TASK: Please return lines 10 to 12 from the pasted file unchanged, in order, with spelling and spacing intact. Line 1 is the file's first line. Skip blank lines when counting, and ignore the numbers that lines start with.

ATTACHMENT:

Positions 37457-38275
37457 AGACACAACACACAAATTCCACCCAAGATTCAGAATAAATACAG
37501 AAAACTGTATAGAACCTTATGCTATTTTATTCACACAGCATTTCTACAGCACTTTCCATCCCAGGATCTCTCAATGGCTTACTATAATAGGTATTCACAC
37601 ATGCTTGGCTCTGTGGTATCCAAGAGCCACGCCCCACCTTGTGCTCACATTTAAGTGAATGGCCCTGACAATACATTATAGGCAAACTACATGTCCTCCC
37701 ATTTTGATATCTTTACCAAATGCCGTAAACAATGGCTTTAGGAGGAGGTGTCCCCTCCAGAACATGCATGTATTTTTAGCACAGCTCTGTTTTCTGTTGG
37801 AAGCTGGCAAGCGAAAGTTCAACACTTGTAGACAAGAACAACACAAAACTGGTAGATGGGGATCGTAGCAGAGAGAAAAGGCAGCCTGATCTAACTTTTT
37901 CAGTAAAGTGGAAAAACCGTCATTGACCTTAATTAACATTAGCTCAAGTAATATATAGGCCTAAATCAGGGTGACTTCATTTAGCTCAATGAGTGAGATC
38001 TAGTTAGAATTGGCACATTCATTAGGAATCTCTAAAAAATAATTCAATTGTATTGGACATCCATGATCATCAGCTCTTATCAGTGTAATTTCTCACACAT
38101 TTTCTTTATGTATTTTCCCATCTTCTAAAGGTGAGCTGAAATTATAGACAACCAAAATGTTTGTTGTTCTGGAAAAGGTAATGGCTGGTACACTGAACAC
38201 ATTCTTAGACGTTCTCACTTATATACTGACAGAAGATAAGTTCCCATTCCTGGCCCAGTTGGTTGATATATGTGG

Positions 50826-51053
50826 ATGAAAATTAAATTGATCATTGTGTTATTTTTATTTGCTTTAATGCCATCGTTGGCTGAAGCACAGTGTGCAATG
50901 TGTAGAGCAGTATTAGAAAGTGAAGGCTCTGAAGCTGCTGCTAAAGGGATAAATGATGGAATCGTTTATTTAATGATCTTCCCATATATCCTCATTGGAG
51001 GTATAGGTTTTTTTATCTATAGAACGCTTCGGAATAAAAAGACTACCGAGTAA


38201 ATTCTTAGACGTTCTCACTTATATACTGACAGAAGATAAGTTCCCATTCCTGGCCCAGTTGGTTGATATATGTGG

Positions 50826-51053
50826 ATGAAAATTAAATTGATCATTGTGTTATTTTTATTTGCTTTAATGCCATCGTTGGCTGAAGCACAGTGTGCAATG